You are hereHome ›
Now showing results 1-5 of 5
This article explains the monthly variations in the Moon's appearance as seen from Earth. Directions for using Oreo cookies to illustrate the four major phases of the Moon are provided. The article is targeted to children ages 10-12.
The front of this poster is a cartoon profile of the atmosphere, showing the "good and bad" roles of ozone in the stratosphere, high troposphere, mid-troposphere, and surface. On the back is an article for students, beginning with an explanation of... (View More) ozone's roles, and an introduction to spectroscopy. Also includes detailed instructions for building a classroom spectroscope using a CD or a DVD as a diffraction grating. See related resources to download a PDF file that is a pattern for making the spectroscope body out of construction paper. (View Less)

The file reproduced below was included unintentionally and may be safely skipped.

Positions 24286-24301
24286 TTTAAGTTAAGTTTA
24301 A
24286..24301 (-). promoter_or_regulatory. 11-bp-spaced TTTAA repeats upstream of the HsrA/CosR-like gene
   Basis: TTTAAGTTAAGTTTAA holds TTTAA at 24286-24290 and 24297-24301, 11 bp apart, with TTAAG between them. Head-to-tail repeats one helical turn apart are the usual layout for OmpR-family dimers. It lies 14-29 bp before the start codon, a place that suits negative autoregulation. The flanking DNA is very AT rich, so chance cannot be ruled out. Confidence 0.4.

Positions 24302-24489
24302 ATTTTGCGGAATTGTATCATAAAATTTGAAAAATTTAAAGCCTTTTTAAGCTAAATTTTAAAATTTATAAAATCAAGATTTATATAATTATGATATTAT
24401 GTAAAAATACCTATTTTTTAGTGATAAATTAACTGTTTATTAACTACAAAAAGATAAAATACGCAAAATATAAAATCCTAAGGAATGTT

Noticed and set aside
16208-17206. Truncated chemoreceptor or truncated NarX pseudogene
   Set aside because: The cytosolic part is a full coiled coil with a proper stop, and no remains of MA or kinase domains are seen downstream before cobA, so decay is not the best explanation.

This article discusses the differences between ozone in the stratosphere and troposphere, and how NASA is measuring ozone using a spectrometer on-board the Aura satellite. The article includes an activity: building a spectroscope using a DVD cover... (View More) and inexpensive materials. (View Less)
This article discusses how Global Positioning System (GPS) satellites work, and how the TOPEX and Jason-1 satellites use GPS data in making very precise topological maps of the oceans. The article includes an activity. Students are divided into two... (View More) groups. One group will use triangulation to record the positions of several objects placed in a room. Using measurements from this first group, the second group will try to determine the exact placement of the objects in the first room and recreate the pattern in the second room. (View Less)
This article discusses how the Multi-angle Imaging SpectroRadiometer (MISR) instrument found on the Terra satellite is used to understand how particles in the atmosphere interact with sunlight and how particle pollution affects Earth's climate.... (View More) Directions for building a demonstration model of MISR out of cardboard tubes is included, along with short activities to show how it's multiple viewing angles allow MISR to differentiate the kinds of particles in the air because they scatter light differently, depending on their size, shape, and composition. (View Less)